Peripheral inflammatory mechanisms modulate microglial activation in response to mild impairment of oxidative metabolism

Neurochem Int. 2006 Oct;49(5):548-56. doi: 10.1016/j.neuint.2006.04.011. Epub 2006 Jun 14.


Thiamine deficiency (TD) models the selective neurodegeneration that accompanies the mild impairment of oxidative metabolism, which is observed in a variety of neurodegenerative diseases. Several markers of inflammation accompany neuronal death in TD and in these diseases. Studies in the submedial thalamic nucleus (SmTN), the region most sensitive to TD, have begun to define the temporal response of inflammation, immune response and neurodegeneration. Our previous studies show that the immune response is involved in TD-induced neurodegeneration. The current experiments tested the roles of other inflammatory cascades in TD-induced neuronal death. Deletion of genes for CD4, or CD8 (the co-receptors for T-cells), IFN-gamma (the cytokine produced by T-cell), or NADPH oxidase (the inflammation related oxidase) were tested. None protected against neuronal death in late stages of TD. On the other hand, deletion of the genes for CD4, CD8 and IFN-gamma increased the microglial activation, and deletion of the gene for NADPH oxidase decreased microglial activation when compared to control mice. In wild type mice, TD caused hypertrophy of CD68 positive microglia without increasing the number of microglia. However, TD induced hypertrophy and proliferation of CD68-positive microglia in the CD4 (97%), CD8 (57%) or IFN-gamma (96%) genetic knockout mice. In the genetic knockout mice for NADPH oxidase, the microglial activation was 65% less than the wild type mice. The results demonstrate that mice deficient in specific T cells (CD4-/-, CD8-/-) or activated T cell product, (IFN-gamma-/-) have increased microglia activation, but mice deficient in NADPH oxidase have decreased microglial activation. However, at the time point tested, the deletions were not neuroprotective. The results suggest that inflammatory responses play a role in TD-induced pathological changes in the brain, and the inflammation appears to be a late event that reflects a response to neuronal damage, which may spread the damage to other brain regions.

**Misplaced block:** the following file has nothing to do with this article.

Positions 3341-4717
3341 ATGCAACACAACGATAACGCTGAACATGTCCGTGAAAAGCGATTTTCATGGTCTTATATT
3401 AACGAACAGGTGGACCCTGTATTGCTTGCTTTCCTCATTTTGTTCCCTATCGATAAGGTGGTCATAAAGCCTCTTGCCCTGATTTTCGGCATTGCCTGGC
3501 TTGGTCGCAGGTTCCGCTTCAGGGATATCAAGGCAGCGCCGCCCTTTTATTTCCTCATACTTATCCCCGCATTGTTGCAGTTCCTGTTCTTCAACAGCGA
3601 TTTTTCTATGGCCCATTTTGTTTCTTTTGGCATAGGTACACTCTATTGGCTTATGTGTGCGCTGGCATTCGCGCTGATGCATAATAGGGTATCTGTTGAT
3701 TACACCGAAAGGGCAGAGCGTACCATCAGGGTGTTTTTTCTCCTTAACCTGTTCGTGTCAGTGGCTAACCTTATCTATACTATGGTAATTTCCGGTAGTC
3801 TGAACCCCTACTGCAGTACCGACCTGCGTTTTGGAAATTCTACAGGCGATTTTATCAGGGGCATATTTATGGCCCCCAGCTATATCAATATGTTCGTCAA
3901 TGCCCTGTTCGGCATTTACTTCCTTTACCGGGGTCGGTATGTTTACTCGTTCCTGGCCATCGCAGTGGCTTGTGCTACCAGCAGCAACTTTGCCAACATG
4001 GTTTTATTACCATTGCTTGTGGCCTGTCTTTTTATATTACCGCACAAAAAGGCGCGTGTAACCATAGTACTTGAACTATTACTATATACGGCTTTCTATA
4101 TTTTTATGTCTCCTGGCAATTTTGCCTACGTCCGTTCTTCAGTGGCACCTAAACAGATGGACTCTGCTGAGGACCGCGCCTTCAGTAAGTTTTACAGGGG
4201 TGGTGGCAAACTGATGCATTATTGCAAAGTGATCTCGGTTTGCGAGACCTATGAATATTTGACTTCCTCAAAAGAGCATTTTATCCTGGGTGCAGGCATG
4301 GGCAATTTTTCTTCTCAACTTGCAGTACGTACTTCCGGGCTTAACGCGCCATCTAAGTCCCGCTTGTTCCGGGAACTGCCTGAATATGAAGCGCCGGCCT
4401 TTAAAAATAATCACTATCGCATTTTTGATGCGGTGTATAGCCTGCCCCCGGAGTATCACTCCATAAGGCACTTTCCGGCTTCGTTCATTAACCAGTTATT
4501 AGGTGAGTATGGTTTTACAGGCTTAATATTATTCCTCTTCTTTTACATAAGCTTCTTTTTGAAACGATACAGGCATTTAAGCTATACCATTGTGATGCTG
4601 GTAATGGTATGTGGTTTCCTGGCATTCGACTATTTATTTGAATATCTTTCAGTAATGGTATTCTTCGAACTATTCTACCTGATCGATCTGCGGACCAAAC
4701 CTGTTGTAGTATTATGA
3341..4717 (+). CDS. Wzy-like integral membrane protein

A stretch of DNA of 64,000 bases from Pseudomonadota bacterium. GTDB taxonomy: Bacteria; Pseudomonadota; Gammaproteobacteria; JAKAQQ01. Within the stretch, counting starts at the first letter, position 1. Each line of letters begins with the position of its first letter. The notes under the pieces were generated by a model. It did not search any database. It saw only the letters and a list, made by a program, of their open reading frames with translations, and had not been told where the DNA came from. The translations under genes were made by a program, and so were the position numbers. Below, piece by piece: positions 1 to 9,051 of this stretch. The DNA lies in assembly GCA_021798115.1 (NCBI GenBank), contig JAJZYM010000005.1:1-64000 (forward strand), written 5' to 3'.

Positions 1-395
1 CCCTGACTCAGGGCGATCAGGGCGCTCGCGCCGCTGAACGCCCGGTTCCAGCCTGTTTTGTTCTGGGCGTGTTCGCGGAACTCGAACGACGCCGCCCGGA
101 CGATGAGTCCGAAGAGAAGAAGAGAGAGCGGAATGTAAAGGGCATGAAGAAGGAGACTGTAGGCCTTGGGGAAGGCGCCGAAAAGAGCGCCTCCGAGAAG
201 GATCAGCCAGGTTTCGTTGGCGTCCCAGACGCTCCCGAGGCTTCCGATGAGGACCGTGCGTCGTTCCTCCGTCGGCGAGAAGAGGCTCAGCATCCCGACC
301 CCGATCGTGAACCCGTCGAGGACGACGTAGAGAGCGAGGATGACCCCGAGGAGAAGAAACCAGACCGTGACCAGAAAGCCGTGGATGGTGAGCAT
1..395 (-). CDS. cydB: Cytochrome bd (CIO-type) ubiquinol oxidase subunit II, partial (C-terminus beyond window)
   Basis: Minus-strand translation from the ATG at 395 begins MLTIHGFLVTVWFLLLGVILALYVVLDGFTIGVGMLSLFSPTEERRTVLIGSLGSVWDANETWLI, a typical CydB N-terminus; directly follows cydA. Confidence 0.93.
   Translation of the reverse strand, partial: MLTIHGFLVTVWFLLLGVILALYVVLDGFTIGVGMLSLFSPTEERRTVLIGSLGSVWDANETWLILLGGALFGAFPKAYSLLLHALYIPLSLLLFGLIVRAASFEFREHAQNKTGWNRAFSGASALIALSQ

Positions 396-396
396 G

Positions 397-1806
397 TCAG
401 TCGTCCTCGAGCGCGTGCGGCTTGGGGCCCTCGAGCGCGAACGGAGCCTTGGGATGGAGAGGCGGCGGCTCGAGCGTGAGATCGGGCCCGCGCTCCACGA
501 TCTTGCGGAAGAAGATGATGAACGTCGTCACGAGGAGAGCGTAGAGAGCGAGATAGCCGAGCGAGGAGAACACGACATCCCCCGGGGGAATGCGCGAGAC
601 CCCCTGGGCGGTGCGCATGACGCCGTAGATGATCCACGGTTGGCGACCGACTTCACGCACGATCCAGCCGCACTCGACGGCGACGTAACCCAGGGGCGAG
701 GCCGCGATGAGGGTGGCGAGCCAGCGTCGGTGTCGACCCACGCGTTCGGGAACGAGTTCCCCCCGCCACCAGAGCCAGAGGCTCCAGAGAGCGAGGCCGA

Publication types

  • Research Support, N.I.H., Extramural

MeSH terms

  • Animals
  • Immunohistochemistry
  • Inflammation / metabolism*
  • Male
  • Mice
  • Mice, Inbred C57BL
  • Microglia / metabolism*
  • NADPH Oxidases / metabolism
  • Oxidative Stress*
  • T-Lymphocytes / metabolism


  • NADPH Oxidases